Author: Henne van Heeren, enablingMNT, the Netherlands
Over the last three decades China slowly transformed its strictly centrally planned economy into a more market oriented economy, where technology is to play an important role. As a result the role of science and technology was newly defined to let technology modernization serve China’s economic growth. This also led to strong links between new industries in China and the academic community. The government still plays an important role in the planning of R&D and is likely to do so in the future.
Of late China has become very active in bionano, biosensing, high-throughput sequencing and medical diagnostics. The driving force between this is in the first place the active support of the government, wanting to ensure a strong position of China in this field, not just in manufacturing, but especially in intellectual property and product ownership. A second driving force is the increase in healthcare demand and spending. The long-term focus of the Chinese government is to expand and upgrade country level hospitals, increase patient traffic and support local brands. Currently private hospitals provide around 9% of all national healthcare services in China, expected to rise to 20% by 2015. The better availability of the healthcare services will lead to more usage of these services and increase the market for medical diagnostic products. This will especially be the case for Point of Care (POC) devices, being regarded as an essential element of the intended transfer of medical diagnostic services to the smaller hospitals. The Chinese POC market is currently already above $8 B and expected to show a yearly growth above 20%.
Other identified driving forces in China for micro fluidics / (bio) chemical based sensing are:
- Checking for hereditary diseases (in relation to one child policy).
- Increasing number of elderly people.
- Increasing concern about air and water pollution.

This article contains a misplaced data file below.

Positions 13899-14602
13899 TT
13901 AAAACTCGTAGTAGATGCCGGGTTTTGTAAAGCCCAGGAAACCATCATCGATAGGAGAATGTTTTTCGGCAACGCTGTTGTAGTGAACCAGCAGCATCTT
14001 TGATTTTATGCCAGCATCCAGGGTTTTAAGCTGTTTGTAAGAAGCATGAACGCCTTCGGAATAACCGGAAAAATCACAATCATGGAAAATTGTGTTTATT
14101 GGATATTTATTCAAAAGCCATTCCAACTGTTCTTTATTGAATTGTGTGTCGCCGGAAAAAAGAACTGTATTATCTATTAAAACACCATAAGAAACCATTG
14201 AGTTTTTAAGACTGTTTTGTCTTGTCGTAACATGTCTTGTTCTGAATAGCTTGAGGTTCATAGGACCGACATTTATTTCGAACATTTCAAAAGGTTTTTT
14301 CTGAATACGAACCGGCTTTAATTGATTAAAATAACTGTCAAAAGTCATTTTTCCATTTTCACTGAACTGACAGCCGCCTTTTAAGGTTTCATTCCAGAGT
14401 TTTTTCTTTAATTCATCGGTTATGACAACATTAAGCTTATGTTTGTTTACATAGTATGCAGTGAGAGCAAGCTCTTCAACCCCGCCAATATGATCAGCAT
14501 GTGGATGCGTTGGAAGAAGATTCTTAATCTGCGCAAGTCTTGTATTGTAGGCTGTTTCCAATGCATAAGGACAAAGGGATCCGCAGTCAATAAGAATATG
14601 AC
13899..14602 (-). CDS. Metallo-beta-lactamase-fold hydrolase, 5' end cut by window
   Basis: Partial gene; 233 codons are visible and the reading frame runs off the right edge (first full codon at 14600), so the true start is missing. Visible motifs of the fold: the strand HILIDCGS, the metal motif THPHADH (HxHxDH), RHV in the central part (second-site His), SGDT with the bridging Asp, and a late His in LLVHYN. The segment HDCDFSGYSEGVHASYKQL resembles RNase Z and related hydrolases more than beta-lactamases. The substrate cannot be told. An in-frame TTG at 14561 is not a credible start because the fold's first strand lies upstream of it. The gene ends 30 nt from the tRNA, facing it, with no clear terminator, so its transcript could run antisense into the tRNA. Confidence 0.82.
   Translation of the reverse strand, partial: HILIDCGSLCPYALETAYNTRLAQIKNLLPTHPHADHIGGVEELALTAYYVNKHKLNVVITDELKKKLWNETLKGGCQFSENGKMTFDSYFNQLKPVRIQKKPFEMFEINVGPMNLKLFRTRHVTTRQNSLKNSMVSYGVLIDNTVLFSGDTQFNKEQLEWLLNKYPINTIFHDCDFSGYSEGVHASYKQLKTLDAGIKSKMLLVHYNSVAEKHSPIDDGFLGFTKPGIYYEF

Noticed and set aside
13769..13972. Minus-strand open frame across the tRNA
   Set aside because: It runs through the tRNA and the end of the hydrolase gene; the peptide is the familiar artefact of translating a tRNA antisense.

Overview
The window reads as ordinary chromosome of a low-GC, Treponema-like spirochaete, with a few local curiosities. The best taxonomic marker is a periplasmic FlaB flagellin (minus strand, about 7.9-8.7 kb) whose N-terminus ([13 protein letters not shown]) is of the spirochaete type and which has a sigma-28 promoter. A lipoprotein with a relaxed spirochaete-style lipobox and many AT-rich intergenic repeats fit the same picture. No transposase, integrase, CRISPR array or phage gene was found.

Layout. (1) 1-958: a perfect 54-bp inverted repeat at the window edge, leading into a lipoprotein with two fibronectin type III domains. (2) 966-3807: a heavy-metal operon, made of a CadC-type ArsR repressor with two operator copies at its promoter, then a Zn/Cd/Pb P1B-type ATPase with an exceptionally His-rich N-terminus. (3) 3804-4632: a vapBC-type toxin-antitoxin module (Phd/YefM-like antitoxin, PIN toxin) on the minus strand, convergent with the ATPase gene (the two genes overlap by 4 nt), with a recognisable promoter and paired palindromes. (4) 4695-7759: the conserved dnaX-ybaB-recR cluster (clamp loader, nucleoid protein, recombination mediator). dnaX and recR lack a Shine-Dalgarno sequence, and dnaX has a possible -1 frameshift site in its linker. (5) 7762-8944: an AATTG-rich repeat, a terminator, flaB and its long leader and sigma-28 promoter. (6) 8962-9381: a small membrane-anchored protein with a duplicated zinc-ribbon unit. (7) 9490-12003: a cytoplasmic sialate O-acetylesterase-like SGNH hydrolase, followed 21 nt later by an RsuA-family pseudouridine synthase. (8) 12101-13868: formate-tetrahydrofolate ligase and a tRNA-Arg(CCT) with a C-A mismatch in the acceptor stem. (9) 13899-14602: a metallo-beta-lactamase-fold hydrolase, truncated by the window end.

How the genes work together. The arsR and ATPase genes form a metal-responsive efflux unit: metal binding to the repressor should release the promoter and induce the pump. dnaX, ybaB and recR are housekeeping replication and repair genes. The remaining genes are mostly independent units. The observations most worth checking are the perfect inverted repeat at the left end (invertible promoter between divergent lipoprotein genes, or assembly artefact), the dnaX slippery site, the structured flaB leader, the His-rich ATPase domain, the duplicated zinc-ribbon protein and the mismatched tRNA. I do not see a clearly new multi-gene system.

- Demand for food safety.
China recognized the potential of bio-chip technology as early as 1997. The bio-chip activities got a boost by the return of Chinese academics that studied or worked overseas. The returning academics also helped in cementing relations between Chinese and western universities.
The number of patents filed by Chinese organisations is impressive, but there are two concerns: the quality of it and the likelihood of commercialization of these patents. This last concern might especially be valid for the universities, who are the main patent holders. Only slightly more than 1/3 of the patents is owned by companies. The number of patents owned by commercial parties is only slightly rising. This dominance of the universities in patenting indicates an early stage of micro fluidic commercialisation. If we look at the orientation of the patents, we see a shift from technology orientation to application oriented, mainly in the medical domain. Notable is also the high number of patents in the area of (bio) chemical processing / microreactors.
Some highlights of Chinese academic activities in microfluidics
As a consequence of the developments in Chinese healthcare, the Chinese medical market is growing fast, and many Chinese universities are actively involved in this. As microfluidics is seen as an essential enabler of POC devices, hardly a university in China is not doing research in microfluidics. Hot topics in Chinese microfluidic R&D are: single cell analysis and high throughput screening, especially in relation to personal medicine.